Perrin Selcer is an Assistant Professor in the History Department and Program in the Environment at the University of Michigan where he teaches courses on STS, environmental history, and world history. His doctoral research, undertaken in the History and Sociology of Science Department at the University of Pennsylvania, was supported by the US Social Science Research Council and won the Best Dissertation Award from the Forum for the History of the Human Sciences.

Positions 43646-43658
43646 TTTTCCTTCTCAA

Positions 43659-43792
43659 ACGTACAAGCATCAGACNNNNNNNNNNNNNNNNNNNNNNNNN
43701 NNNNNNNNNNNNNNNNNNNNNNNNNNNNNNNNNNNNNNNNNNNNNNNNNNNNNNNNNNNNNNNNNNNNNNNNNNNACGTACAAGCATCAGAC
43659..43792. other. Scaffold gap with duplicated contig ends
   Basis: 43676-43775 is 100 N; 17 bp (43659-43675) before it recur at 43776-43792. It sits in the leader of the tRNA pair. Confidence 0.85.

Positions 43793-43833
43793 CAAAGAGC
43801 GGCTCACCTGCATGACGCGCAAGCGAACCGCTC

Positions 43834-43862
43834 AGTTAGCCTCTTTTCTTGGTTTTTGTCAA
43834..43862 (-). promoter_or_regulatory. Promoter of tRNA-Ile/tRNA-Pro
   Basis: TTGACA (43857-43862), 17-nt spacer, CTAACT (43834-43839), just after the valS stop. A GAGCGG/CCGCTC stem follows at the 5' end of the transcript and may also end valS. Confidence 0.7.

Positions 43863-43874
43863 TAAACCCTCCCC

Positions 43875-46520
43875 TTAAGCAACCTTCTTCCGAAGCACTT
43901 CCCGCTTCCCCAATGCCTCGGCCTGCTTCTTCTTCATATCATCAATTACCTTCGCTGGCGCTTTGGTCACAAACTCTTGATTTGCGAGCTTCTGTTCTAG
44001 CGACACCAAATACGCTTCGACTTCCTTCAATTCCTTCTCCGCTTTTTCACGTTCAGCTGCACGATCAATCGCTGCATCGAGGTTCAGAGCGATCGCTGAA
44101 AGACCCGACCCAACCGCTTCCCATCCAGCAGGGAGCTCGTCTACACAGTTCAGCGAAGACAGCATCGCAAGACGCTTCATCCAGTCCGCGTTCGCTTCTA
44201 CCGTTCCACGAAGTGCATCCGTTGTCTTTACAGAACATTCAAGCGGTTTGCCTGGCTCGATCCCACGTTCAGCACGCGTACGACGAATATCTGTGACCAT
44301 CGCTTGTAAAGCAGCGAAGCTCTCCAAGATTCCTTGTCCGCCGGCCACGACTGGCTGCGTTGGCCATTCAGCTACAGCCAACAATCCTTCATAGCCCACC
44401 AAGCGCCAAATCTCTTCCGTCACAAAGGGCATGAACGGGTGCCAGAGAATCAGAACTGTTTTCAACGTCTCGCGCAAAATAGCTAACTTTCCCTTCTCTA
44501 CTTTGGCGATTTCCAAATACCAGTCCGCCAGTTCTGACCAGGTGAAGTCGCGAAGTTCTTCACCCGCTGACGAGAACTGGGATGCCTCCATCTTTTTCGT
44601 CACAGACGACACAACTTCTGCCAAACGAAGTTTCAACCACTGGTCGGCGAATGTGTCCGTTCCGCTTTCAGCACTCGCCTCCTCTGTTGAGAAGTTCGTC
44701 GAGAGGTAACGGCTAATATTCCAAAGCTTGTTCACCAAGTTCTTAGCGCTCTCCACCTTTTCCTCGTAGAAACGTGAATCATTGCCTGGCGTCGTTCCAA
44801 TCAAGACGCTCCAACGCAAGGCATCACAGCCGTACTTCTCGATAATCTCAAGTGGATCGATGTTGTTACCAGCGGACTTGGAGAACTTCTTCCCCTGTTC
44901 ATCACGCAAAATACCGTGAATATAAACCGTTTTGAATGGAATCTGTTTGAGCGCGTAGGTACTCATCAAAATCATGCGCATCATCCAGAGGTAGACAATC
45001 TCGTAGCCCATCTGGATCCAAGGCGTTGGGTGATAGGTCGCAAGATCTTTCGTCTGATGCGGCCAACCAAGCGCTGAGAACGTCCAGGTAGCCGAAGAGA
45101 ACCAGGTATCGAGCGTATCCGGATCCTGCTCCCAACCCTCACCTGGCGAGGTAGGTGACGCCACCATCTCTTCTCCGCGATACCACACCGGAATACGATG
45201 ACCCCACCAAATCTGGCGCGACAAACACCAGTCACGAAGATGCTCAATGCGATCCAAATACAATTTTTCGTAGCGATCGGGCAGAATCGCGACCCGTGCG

A National Science Foundation award supported the expansion of that research into a monograph tentatively titled Science for a World Community: The United Nations and the Postwar Origins of the Global Environment, forthcoming in 2018 from Columbia University Press. This project combines Perrin’s two central interests: the relationship between the human and environmental sciences and the politics of scale. He has published several articles exploring these themes, including “Fabricating Unity: The FAO-UNESCO Soil Map of the World” in Historical Social Research (2015) and “Beyond the Cephalic Index: Negotiating Politics to Produce Unesco’s Scientific Statements on Race” in Current Anthropology (2012).